Again, the Court was not buying it:
“That argument misses the mark. The evidence shows that Cox always reactivated subscribers after termination, regardless of its knowledge of the subscriber’s infringement. Cox did not, for example, advise employees not to reactivate a subscriber if the employees had reliable information regarding the subscriber’s repeat infringement. An ISP cannot claim the protections of the DMCA safe harbor provisions merely by terminating customers as a symbolic gesture before indiscriminately reactivating them within a short timeframe.” 10(emphasis added)
Further, Cox’s own conduct undercut their argument:
“Cox failed to provide evidence that a determination of ‘appropriate circumstances’ played any role in its decisions to terminate (or not to terminate). Cox did not, for example, point to any criteria that its employees used to determine whether ‘appropriate circumstances’ for termination existed. Instead, the evidence shows that Cox’s decisions not to terminate had nothing to do with ‘appropriate circumstances’ but instead were based on one goal: not losing revenue from paying subscribers.” 11
Cox did win one point on appeal, which mandated a retrial. The District Court ruled, and instructed the jury, that Cox would be liable for contributory infringement if Cox “knew or should have known” of the infringing activity. 12 The Court of Appeals held that this standard, which is equivalent to simple negligence, sets the bar too low. 13 Instead, the Court of Appeals ruled that in order to prove contributory infringement one must prove either actual knowledge or willful blindness to actual knowledge, because “the law recognizes willful blindness as equivalent to actual knowledge.” 14 (citation omitted)
I suspect on retrial, that this standard will not be too hard to overcome. Remember that Cox refused to even read all notices that came from Rightscorp after the spring of 2011. 15 BMG did not hire Rightscorp until the fall of 2011, so Cox never considered, or even read for that matter, any of BMG’s millions of notices sent to them. 16
Nothing shouts “willful blindness” than absolutely refusing to read a communication that has been sent to you, and millions of communications on top of that.
For its part, the Electronic Frontier Foundation criticizes this decision because the ISP should not have to become “the copyright police.” 17 Yet, in the very same post, it suggests the ISP should act aggressively against copyright owners who have the temerity to oppose the wholesale infringement of their work.
“But nothing in the decision forbids an ISP from standing up for its customers by demanding strong and accurate evidence of infringement, and reserving termination for the most egregious cases—even if that makes actual terminations extremely rare.” 18
“Standing up for its customers by demanding strong and accurate evidence?” How is this NOT becoming “the copyright police?” And reserving termination for the “most egregious cases” was not the intent of Congress. Let’s read this again:
“Both the House Commerce and Senate Judiciary Committee Reports explained that ‘those who repeatedly or flagrantly abuse their access to the Internet through disrespect for the intellectual property rights of others should know that there is a realistic threat of losing that access.’ H.R. Rep. No. 105-551, pt. 2, at 61 (1998); S. Rep. No. 105-190, at 52.” 19
Those who “repeatedly abuse their access” “should know that there is a realistic threat of losing that access.” Nowhere does it say only in the “most egregious cases.”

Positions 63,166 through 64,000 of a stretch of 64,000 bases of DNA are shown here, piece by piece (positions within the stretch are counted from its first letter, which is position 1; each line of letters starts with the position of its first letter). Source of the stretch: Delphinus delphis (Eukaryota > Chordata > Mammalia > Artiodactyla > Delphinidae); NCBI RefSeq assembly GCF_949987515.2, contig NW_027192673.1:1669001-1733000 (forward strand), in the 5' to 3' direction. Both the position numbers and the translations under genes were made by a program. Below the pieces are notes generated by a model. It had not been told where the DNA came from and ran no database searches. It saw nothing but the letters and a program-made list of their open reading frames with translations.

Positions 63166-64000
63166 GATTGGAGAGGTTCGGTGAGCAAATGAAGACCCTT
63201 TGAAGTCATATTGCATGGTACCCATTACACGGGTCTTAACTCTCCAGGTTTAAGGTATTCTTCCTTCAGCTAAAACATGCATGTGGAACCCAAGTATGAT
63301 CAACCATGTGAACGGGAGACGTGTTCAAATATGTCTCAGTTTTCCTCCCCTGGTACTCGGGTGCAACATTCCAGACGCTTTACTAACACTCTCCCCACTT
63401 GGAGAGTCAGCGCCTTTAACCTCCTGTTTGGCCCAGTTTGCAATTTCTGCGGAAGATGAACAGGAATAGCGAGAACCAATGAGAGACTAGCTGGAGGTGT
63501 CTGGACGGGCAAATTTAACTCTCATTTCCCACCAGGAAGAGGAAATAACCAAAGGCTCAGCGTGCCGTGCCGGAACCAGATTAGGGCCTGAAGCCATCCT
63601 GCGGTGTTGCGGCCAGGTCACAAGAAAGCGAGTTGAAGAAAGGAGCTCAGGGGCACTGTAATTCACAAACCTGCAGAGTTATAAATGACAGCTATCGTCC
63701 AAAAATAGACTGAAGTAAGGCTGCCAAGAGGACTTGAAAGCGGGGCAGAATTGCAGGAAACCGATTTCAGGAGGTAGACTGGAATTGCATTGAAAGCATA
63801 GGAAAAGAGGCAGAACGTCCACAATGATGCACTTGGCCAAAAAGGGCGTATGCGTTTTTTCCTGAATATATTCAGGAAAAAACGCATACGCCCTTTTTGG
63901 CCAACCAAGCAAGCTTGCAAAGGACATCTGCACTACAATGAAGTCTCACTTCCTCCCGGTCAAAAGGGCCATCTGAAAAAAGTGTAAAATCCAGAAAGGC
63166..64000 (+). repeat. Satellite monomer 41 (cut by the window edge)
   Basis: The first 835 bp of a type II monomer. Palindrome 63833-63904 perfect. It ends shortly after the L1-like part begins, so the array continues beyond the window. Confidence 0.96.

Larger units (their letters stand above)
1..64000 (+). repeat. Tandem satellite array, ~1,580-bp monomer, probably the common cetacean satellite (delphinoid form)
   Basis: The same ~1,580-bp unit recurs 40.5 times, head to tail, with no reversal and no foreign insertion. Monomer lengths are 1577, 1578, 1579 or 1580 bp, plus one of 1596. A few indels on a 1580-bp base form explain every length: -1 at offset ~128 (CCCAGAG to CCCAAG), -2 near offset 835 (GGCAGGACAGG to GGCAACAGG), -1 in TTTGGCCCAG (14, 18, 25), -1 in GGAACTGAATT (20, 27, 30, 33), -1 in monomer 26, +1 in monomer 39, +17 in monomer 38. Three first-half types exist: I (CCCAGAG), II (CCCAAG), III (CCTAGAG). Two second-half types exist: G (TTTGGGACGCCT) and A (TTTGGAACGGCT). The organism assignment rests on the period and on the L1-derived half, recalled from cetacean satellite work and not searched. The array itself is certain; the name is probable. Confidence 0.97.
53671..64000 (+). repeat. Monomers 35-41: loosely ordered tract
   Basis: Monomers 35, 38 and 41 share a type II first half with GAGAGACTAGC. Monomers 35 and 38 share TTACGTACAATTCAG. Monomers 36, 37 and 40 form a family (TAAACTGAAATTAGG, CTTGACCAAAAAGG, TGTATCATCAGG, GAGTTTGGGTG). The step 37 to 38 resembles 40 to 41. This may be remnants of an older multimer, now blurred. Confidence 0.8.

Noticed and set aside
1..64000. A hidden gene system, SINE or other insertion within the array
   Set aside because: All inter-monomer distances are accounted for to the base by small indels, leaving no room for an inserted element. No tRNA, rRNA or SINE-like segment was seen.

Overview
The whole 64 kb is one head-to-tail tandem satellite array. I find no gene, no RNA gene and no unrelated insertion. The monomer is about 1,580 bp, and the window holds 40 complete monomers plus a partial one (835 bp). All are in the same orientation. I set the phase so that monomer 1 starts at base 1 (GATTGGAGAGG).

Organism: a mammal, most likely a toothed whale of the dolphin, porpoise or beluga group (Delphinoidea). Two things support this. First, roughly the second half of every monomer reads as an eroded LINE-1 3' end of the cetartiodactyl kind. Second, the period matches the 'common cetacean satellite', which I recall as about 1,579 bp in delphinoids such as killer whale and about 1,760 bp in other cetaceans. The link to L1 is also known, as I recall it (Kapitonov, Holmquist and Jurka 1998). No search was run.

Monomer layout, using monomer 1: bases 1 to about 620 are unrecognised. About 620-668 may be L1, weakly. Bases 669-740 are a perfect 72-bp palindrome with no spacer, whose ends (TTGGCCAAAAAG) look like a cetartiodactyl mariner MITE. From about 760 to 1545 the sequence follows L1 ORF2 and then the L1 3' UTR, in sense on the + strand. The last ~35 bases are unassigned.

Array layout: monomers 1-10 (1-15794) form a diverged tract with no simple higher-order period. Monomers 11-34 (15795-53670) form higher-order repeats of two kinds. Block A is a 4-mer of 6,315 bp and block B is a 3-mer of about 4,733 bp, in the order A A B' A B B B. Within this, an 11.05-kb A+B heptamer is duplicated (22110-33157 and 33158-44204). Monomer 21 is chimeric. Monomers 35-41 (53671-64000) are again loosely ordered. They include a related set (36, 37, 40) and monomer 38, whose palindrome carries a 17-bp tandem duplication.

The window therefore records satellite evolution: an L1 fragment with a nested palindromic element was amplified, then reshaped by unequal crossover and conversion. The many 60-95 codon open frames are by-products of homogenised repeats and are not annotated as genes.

This is why the EFF takes the extreme position that internet access is a basic human right, a position mocked by the District Court.
““I read the (EFF) brief. It adds absolutely nothing helpful at all. It is a combination of describing the horrors that one endures from losing the Internet for any length of time. Frankly, it sounded like my son complaining when I took his electronics away when he watched YouTube videos instead of doing homework. And it’s completely hysterical.” 20
The take home message here is that the DMCA is broken and needs fixing. The DMCA envisioned that there would be co-operation between the tech interests and the creative community in removing infringing material or preventing its dissemination.
Hardly has an assumption by Congress been shown to be so spectacularly wrong. Just as Google hides behind their incredible passive aggressive tactics for preventing a simple takedown notice, 21 so did Cox Communications in taking extreme, and ultimately meritless interpretations of the law, simply to protect their bottom line.
So… wouldn’t it be ironic if the second jury awards BMG more than $25 million? Stay tuned.
- BMG Rights Management (US) LLC v. Cox Communications, Inc. United States Court of Appeals, Fourth Circuit. February 01, 2018 — F.3d —- 2018 WL 650316 at page 20 ↩
- 14 Strikes and You’re Out! (Maybe): How Cox Communications Lost its DMCA Safe Harbor ↩
- BMG Rights Management (US) LLC v. Cox Communications, at 6 ↩
- 14 Strikes and You’re Out! (Maybe): How Cox Communications Lost its DMCA Safe Harbor and endnote #3 ↩
- BMG Rights Management (US) LLC v. Cox Communications, at 8-9 ↩
- BMG Rights Management (US) LLC v. Cox Communications, at 12 ↩
- BMG Rights Management (US) LLC v. Cox Communications, at 13 ↩
- BMG Rights Management (US) LLC v. Cox Communications, at 14 ↩
- BMG Rights Management (US) LLC v. Cox Communications, at 17 ↩
- Id. ↩
- BMG Rights Management (US) LLC v. Cox Communications, at 20 ↩
- BMG Rights Management (US) LLC v. Cox Communications, at 23 ↩
- BMG Rights Management (US) LLC v. Cox Communications, at 30 ↩
- BMG Rights Management (US) LLC v. Cox Communications, at 25 ↩
- BMG Rights Management (US) LLC v. Cox Communications, at 9 ↩
- Id. ↩
- BMG v. Cox: ISPs Can Make Their Own Repeat-Infringer Policies, But the Fourth Circuit Wants A Higher “Body Count” ↩
- Id. ↩
- Id. at endnote 8 ↩
- Judge Mocks Public Interest Concerns About Kicking People Off Internet, Tells Cox It’s Not Protected By The DMCA ↩
- How to Send a Takedown Notice to Google in 46 (or more) Easy Steps! ↩